1. I APPOINT my wife MARY ADAMS and TREVOR ROBIN HOPPER to be the Executor and Trustees of this my Will."

The remaining clauses (3 – 8) are the dispositive provisions.

  1. Mr Adams gave Adrian, Martin and Melanie:
  1. by clause 3, $5,000 each from a particular Suncorp account; and
  1. by clause 5, one-third each of the units he held at his death in the BT Select Markets Property Securities Trust (the value of each third being approximately $3,100).
  1. By clause 4, he gave the balance of that Suncorp account to Elizabeth Allen. She was the daughter of a friend. At his death the balance of that account was approximately $53,000.
  1. By clause 6, he gave his shares in Fosters Brewing Group Limited to Jeane Wolfendale. She was his cousin. The shares were worth approximately $48,125 when he died.
  1. By clause 7, he gave his cousin Margaret Kathleen Coleman and her husband Morris Coleman 2,000 units held at the time he died in BT Balanced Returns Fund.
  1. By clause 8, he left the residue of his estate to Mrs Adams. The gross value of the residuary estate was approximately $980,000. As Mrs Adams predeceased him, it will pass on intestacy to Adrian, Martin and Melanie.

Markings on the will

  1. Mr Vigor found the will in a somewhat creased condition. Further, there were several handwritten markings on it. The circumstances in which the will came to be in that condition are not known. Mr Vigor has sworn that he had no part in marking, creasing, or in any way altering the will. Mr Hopper has sworn that he has no knowledge of the markings on the will, and that he had not contact with Mr Adams after he left his residence at Mr Gravatt and went into aged care. Mr York, the principal of Hopper Green York since July 2006, has sworn to not having any conversations with Mr Adams about updating his will; he is not aware of any such conversations between members of his staff and Mr Adams; and a search of the file showed that no further instructions were received form Mr Adams.
  1. In the circumstances, I infer that the markings were made by Mr Adams.
  1. The markings on the will are as follows:
  1. The introductory words "THIS IS THE LAST WILL AND TESTAMENT of" were crossed out in blue ink, and "No" written in blue ink above them. In the left margin, these words were bracketed in pencil and "OK" was written in pencil. The address "9 Blaine Street, Mt Gravatt" "State of Queensland" was crossed out in pencil.
  1. Clause 1. In the left margin, the word "No" was inserted in pencil followed by a pencil mark bracketing the whole clause. An earlier pencilled notation, apparently rubbed out with an eraser, can just be detected.
  1. Clause 2. In the left margin, there is a pencil mark bracketing the whole clause. In the left margin, there may have been an earlier pencilled notation rubbed out with an eraser.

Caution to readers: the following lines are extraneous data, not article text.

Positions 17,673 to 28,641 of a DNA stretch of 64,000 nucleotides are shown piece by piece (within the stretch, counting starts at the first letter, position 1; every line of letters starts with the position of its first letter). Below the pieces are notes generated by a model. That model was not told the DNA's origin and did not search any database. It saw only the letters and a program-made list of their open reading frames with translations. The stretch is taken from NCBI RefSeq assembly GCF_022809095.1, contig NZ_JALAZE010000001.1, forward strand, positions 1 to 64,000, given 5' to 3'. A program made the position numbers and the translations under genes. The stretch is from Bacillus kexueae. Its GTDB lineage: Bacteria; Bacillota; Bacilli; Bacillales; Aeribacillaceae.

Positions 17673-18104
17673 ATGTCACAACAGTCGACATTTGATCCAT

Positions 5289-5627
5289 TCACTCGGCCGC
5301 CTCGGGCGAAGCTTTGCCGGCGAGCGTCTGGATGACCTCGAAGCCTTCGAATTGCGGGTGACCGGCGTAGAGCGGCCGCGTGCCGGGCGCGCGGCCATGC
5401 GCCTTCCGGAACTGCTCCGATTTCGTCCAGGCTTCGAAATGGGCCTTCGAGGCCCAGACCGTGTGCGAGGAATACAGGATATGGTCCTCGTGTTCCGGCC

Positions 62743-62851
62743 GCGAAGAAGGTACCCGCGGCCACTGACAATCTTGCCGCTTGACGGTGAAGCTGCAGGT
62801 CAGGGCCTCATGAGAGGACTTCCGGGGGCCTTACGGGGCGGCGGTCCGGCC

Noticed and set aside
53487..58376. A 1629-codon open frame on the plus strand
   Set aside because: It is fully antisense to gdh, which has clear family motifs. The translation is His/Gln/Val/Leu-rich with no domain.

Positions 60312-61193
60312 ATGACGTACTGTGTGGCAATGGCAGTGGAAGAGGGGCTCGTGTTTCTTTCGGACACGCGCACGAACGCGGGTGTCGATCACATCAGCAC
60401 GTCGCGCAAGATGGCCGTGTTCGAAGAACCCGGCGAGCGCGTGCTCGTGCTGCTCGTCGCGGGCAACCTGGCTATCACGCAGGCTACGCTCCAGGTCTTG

1. Clause 3. Adrian’s address has been crossed out in pencil. The word "No" appears above that address. The address is also bracketed in pencil and the word "Out" appears beside it. There is a pencil tick beside Melanie’s address. Part of Martin’s address has been crossed out in pencil.
  1. Clause 4. In the left margin, the words "To Be Taken Out" and a bracket against the whole paragraph appear in pencil.
  1. Clause 5. In the left margin, beside the beginning of the clause, the word "Yes" appears in pencil. There appears to have been another pencil notation in the left margin "No?" rubbed out with an eraser. There are pencil ticks before the first words ("I give"), over Melanie’s name and over Martin’s name. The addresses of the three beneficiaries have been crossed out in pencil, with a notation "(not 24/6/2008)" above Adrian’s house number and street. There is a pencil stroke through the words "my death in BT".
  1. Clause 6. In the left margin, the word "Yes" appears in pencil. There is a pencil bracket over Ms Wolfendale’s house number and street.
  1. Clause 7. There is a pencil arrow and the word "Decide" pointing in the direction of Mrs Coleman’s husband’s name. The beneficiaries’ address and the subject of the bequest have been crossed out in pencil.
  1. Clause 8. In the left margin, the word "Yes" appears.

Discussion

  1. The form and content of the markings on the will are such that I am not satisfied that Mr Adams intended thereby to revoke his will (either partially or in whole) or that he intended to alter it. Rather, they reflect deliberations upon possible future changes to the will – the gift to Ms Allen was "to be taken out," and he was undecided about the gift to Mr and Mrs Coleman. Otherwise, he appears to have thought it would be desirable to update the addresses of various beneficiaries. None of the markings was made in such a way that the typewritten words of the will are no longer apparent. None of the markings was accompanied by Mr Adams’ signature or that of any witness.